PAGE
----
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Restoration Steps
 

Purveyors of Electronic, Musical and Vintage goods from then, now and in between. 
Since 1982.

OUR RESTORATION PROCESSES FOR ELECTRONIC EQUIPMENT
AND CLASSIC STEREO GEAR
 

 
These are some of the "how do we" steps in restoring vintage Stereo equipment, audio receivers, tape decks, turntables, radios that we use. Unless a 20-40 year old unit is put through these or similar steps, it will unlikely function to any acceptable / useable level. This is not meant to be instructions, advice, nor in any way, training for anyone not already correctly and competently qualified in electronics repair / restoration.

 

 

 

 

 

 

 

 

 

 

 

 

 

 

 

 

 

 

 

 

 

 

 

 

 

 

 

 

 

 

 

 

 

 

WARNING: PLEASE USE CAUTION WITH ANY ELECTRICAL DEVICE. ANY REPAIR AND / OR

RESTORATION SHOULD BE UNDERTAKEN ONLY BY A QUALIFIED TECHNICIAN. THE TEXT'S BELOW

ARE NOT INSTRUCTIONS FOR DOING YOUR OWN REPAIR AND ARE NOT COMPREHENSIVE IN SCOPE.

 

 Due to limited resources we are only able to do restorations / repairs on OUR OWN inventory and unable to take OUTSIDE / CUSTOMER repairs.
If you need work done to your gear,
TRY         SOME         OF         THESE         RESOURCES


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Our Testing and restoration methods:


Receivers / Tuner / Pre-amps Power-amps, Guitar Amps:

     Initial check-in and test for basic function: First check to see that the unit is set for correct North American Voltage. Then we pull the cover / housing and do a visual check for burned components, bad fuses, swollen / leaking capacitors, excessive grime, critters (yes we've found a few mouse nests) and dust or any other obviously problems. We then check for a 'hot chassis', meaning does it have voltage between the chassis, face, knobs etc to ground. We do this because we once had a unit that an 'amateur' had worked on at some time in the past, prior to arriving to us. This person had erroneously connected a wire to a 'hot lug' of the power switch to the chassis, instead of the correct location. Somehow when the unit was powered off, it had 120VAC going to the chassis. Our tech had his hand on the chassis, and reached up to adjust his articulating arm, bench light. He had a full 120 Volts pass from one hand, completely thru him to his other hand. Fortunately, somehow, other than sore arms for a couple of days, he survived unscathed, but technically that was a 'lethal' situation and could have had, and probably should have had much more serious results. We 'dodged a bullet'.
If nothing raises alarm we power up slowly on a Vari-AC to check for any early excessive current draw. At full current after about 10 minutes, we then check for excessive DC 'offset' at the outputs before we connect any test speakers. We then check for AC noise at the outputs. Assuming the unit passes to this point we then evaluate condition of controls, panel lamps, output sine wave quality (using an oscilloscope, an AF gen, appropriate dummy load and volt meter) noting overall quality of the sine waves. Then and only then, do we feel confident to connect to a speaker load for initial 'listening tests'. A piece of gear that has an unusually heavy build up of dust, grease and grime on the output devices and the rest of the circuitry will probably get salvaged even if it does work, as an excessive amount of grime means that the components have been allowed to run hot, thus shortening their life span. Heat is the number one killer of electronics and parts that have an excessive amount of dirt and grime build-up cannot dissipate heat adequately. In addition if you can see that much dirt on the surface, inevitably it has gotten in places where it can’t be cleaned and may cause future problems. Units that have been used in bars, kitchens, garages and shops or in environments with heavy smokers and or lots of dust are to be suspect.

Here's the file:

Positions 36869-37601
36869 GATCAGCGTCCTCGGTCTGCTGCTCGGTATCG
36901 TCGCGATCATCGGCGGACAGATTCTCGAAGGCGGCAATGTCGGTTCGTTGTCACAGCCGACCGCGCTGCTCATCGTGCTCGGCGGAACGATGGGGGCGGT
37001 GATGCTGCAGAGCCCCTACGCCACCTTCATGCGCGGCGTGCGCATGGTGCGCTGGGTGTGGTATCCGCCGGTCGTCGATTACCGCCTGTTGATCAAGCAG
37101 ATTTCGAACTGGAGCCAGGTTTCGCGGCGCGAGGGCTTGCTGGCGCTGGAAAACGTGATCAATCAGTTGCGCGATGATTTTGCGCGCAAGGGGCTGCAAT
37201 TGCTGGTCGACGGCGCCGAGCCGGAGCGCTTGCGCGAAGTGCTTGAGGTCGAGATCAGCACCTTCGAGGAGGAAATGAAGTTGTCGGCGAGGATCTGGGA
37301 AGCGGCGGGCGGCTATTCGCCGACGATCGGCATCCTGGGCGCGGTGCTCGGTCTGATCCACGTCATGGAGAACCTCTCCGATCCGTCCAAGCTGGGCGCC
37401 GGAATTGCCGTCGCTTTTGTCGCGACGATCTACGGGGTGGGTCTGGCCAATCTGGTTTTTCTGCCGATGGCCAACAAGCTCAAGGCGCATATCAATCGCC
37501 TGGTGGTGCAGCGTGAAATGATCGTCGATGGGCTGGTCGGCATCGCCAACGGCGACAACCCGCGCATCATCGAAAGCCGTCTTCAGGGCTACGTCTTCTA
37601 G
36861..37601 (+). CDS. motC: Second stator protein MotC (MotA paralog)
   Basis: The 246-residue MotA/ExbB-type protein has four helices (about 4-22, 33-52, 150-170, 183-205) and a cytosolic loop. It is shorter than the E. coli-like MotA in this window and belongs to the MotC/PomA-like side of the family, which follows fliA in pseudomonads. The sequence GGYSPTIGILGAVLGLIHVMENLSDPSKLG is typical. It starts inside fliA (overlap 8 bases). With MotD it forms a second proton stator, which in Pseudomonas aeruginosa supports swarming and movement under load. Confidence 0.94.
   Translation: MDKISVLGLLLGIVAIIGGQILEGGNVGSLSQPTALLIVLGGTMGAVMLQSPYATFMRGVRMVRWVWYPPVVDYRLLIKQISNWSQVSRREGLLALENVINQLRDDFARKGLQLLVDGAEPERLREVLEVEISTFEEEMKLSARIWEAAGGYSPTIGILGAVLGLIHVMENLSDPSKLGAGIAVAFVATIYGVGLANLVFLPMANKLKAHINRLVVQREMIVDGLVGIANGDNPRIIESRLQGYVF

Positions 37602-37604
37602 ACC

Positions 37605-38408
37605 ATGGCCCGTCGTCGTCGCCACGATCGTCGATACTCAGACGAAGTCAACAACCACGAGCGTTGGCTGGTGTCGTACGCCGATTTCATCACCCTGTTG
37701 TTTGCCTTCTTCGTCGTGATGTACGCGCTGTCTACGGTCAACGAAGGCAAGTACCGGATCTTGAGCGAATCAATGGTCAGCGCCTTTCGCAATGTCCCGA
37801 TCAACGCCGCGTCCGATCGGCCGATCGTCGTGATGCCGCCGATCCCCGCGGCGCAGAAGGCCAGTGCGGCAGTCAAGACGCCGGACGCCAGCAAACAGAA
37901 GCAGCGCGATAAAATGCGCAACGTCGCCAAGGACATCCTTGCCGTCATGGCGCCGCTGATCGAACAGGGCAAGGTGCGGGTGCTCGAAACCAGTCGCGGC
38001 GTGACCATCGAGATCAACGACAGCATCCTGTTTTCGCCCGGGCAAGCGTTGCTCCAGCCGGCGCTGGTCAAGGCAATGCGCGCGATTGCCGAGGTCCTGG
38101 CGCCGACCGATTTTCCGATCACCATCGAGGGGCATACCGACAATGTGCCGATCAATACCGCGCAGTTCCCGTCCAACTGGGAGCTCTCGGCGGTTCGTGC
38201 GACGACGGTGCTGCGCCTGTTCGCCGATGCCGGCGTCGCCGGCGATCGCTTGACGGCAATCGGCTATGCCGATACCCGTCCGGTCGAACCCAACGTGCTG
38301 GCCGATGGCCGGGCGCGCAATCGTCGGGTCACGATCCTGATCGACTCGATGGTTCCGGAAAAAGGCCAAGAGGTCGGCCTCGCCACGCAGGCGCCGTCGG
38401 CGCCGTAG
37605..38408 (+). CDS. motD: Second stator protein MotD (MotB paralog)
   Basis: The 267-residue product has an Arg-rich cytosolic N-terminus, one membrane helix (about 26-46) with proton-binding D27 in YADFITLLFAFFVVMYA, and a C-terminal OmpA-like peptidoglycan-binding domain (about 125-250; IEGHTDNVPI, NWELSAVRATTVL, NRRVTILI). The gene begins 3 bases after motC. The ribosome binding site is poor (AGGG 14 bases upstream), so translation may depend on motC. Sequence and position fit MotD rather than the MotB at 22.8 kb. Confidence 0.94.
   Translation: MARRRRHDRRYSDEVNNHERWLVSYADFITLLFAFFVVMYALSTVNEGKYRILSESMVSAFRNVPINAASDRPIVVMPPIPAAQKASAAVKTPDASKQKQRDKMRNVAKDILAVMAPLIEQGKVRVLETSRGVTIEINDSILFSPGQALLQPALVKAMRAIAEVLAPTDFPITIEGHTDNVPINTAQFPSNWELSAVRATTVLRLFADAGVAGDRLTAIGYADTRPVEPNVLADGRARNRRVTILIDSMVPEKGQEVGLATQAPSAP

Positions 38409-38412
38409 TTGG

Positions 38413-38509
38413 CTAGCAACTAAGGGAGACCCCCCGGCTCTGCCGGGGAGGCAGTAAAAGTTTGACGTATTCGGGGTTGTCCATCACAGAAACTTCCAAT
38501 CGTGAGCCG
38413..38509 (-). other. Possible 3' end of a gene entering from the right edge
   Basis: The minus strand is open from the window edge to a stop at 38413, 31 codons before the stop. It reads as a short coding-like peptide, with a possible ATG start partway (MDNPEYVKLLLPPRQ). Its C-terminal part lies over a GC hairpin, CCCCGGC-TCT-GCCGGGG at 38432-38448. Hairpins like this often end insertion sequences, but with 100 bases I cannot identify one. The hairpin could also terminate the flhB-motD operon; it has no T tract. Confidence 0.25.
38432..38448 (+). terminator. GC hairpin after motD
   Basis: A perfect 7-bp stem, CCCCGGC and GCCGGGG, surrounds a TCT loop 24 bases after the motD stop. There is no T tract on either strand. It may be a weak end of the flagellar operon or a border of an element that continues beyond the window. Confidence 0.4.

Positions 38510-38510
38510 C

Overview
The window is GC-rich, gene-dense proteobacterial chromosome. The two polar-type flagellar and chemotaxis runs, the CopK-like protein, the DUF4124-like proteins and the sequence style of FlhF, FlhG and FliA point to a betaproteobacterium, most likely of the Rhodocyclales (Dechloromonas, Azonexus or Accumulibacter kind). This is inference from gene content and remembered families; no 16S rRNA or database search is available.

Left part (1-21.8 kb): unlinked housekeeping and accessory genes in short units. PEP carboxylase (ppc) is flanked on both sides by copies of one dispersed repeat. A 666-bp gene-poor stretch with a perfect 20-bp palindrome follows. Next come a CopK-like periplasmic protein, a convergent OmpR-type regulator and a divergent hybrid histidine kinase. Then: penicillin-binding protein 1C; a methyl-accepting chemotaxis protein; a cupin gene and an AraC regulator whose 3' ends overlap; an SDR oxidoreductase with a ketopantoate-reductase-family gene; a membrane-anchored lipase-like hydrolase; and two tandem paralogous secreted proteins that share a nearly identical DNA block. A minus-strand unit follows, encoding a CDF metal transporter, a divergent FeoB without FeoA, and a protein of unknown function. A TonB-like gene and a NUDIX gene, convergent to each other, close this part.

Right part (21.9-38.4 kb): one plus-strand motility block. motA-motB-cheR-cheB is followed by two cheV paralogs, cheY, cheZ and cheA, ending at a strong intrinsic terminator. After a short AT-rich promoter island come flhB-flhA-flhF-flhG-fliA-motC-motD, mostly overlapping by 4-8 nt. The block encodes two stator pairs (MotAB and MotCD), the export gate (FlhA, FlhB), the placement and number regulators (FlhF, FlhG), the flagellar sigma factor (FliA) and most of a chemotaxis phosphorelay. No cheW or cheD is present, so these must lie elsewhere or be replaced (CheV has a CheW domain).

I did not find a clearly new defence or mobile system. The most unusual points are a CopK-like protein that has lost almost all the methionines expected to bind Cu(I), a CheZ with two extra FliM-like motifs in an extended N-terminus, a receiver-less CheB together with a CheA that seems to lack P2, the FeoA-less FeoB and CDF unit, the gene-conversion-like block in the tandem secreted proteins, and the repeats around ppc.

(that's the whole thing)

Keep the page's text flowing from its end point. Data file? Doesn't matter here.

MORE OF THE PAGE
Here is a recent example of two identical models that came in on trade from the same person. He had 'taken the gamble' and purchased one, from a fleeeebay seller who of course said that the unit 'tested fine', 'work as intended', 'sound great', blah, blah blah... He had read about the 'stellar' performance units we had previously had of the same model, and once it arrived, felt that it fell far short sonically, but couldn't 'put a finger' on why. He then tried a second unit from another seller, stating similar condition, with the same results. We don't normally do outside repairs, but since I knew him, and he was local, we agreed to take a look at them, and if nothing else, work a potential trade-in towards one of our 'refurbished' units. After establishing a basic 'state of health', we found that while both were running 'hot', one was running 'scalding' hot (220 plus degrees! at the heat sink). They both did work, and the tuners and all basic functions were there, and they each didn't sound necessarily offensive, but upon further testing into a dummy load and on a scope, we found bias issues. When a basic bias adjustment was initially attempted, neither unit would respond, no matter how far the adjustment pot was 'racked' in either direction with one idling at 63ma!!!.